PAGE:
Boys, Crime, and the Power Of Right Desire

Bringing a spiritual perspective to daily life

'Hey, lady, were you afraid to come here?" The young inmate flashed a grin, friendly, but discerning. To tell the truth, I had been a bit nervous as the time approached to meet about 20 boys confined in a detention center for committing serious crimes. I wasn't sure how they'd respond to a woman coming to talk to them about how God could make a difference in their lives.

For one thing, why should they listen to me, someone so apparently unlike them? For another, there was the insistent feeling that it might be too late. Most of them already faced prison sentences. In some cases, a few senseless moments had changed the course of their lives, not to mention the lives of their victims - apparently irreversibly.

Yet in the weeks since I'd been invited to come, my prayers had assured me of one thing. God had not abandoned them. The divine Mind and Love that originates and includes all identities had a purpose for each one of them. There was hope for these boys - to learn, repent, and lead productive lives of service, even within prison walls.

But how could I convince them of that? It's a question most of us have asked - how to reach those who need help and yet seem so remote from our lives, or so lost in despair that they've apparently stopped listening or trying. Here's where it helps to understand something about the power of a right desire - such as my desire to help these boys. "Desire is prayer," wrote Mary Baker Eddy (who discovered Christian Science in 1866), "and no loss can occur from trusting God with our desires, that they may be moulded and exalted before they take form in words and in deeds" ("Science and Health with Key to the Scriptures," Pg. 1).

A genuine desire to help has unlimited potential because its actual origin is divine, infinite Love, God. In fact, a right desire is evidence that we are in truth the manifestation of infinite Love. Love is the primal and universal cause continuously acting on human thought in life-changing ways, just as the light and warmth of the sun develop seeds into plants. Understanding that our desire to help is the effect of divine Love itself, gives us the authority to act and to trust God with the results.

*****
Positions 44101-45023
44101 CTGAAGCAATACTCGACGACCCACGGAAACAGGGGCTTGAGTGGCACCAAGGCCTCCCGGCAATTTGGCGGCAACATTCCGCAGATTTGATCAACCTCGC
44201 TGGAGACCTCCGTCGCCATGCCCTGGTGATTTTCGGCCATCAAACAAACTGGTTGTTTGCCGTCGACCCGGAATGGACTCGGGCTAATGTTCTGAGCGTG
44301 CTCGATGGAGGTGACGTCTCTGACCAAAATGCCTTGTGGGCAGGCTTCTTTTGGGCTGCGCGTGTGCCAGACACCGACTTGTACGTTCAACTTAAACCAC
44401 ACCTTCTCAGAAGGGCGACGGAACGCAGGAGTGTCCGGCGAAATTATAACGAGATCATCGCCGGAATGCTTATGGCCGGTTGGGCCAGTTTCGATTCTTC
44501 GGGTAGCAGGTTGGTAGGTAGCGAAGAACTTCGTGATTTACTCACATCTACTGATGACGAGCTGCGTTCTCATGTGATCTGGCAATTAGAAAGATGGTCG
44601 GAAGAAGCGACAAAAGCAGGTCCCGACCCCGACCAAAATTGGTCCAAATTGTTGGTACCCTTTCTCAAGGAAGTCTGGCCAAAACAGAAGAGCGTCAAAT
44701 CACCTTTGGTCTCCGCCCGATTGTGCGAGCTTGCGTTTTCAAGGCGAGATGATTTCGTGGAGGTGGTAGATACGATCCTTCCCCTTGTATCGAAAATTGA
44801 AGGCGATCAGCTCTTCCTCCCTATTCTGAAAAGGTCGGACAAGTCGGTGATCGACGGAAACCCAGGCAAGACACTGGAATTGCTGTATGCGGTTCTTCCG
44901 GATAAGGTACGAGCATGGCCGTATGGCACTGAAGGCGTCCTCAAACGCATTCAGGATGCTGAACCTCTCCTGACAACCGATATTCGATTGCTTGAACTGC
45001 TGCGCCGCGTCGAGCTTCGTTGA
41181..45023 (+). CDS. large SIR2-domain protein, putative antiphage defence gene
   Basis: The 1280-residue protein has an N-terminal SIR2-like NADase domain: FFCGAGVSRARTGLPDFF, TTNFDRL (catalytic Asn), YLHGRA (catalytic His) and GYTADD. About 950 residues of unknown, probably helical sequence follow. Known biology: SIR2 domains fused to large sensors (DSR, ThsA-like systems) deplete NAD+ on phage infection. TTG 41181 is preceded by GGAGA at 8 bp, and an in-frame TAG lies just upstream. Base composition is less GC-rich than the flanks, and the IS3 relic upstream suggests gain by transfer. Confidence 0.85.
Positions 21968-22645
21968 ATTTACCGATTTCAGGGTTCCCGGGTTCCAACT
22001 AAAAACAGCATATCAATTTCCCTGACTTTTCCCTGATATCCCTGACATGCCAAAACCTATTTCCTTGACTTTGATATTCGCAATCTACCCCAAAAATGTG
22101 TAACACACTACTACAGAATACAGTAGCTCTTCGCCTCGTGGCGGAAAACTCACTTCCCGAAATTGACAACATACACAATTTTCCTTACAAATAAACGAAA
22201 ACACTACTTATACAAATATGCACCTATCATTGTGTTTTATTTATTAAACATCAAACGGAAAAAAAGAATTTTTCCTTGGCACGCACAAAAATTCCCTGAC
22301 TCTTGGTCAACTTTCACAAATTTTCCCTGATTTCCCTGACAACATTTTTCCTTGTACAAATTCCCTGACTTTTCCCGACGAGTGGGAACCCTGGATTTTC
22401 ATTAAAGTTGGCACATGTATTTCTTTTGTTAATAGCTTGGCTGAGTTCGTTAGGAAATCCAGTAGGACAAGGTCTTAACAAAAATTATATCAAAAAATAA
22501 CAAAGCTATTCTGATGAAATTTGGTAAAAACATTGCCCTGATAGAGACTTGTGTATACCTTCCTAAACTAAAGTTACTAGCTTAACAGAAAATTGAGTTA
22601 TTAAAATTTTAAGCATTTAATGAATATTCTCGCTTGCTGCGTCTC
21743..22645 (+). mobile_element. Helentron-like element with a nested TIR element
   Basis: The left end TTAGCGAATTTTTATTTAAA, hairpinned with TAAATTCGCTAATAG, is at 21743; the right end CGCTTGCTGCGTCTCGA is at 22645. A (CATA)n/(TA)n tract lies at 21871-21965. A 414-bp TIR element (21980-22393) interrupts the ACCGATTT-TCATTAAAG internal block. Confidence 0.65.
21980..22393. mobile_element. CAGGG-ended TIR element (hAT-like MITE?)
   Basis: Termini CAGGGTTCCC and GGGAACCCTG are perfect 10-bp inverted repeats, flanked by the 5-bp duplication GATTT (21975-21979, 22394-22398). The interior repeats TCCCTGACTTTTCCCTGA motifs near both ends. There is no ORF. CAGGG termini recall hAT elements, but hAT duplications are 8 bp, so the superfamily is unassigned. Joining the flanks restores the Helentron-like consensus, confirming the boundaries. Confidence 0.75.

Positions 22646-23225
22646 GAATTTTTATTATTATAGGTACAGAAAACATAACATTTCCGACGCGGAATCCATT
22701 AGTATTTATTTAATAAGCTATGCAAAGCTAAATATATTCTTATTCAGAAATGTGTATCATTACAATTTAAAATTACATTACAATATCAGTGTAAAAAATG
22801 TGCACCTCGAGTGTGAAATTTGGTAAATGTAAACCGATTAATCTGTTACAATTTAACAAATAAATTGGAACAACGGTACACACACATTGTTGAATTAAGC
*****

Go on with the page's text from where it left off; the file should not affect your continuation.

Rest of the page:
As I faced those boys that day, their body language varied from curious to impassive. A small group had their backs turned to me, engrossed in a card game. But as I began to speak, I felt a conviction of God's active presence. I knew He was giving me specific ideas to make His message of healing relevant to these boys.

The card game stopped; all the boys listened intently. We spoke of how reform and self-respect come from understanding our true status as sons of God. The Bible promises: "God's children cannot keep on being sinful. His life-giving power lives in them and makes them his children, so that they cannot keep on sinning" (I John 3:9, Contemporary English Version).

Several boys spoke with a maturity that surprised me about how they were glad to be in confinement because they knew they needed to learn how to live better before they went back out. Here was their prayer of right desire, I thought, the evidence of their unlosable identity as sons of God. Divine Love's guidance doesn't stop when a crime has been committed. It's actively present to comfort and heal the victim, to awaken and reform the criminal.

It's never too late for anyone to respond to the life-giving love of God. The warm and thoughtful expressions of thanks I received from those boys that day convinced me of that.

Deliver me, O Lord,

from mine enemies:

I flee unto thee to hide me.

Teach me to do thy will;

for thou art my God:

thy spirit is good;

lead me into the land

of uprightness.

Psalms 143:9, 10

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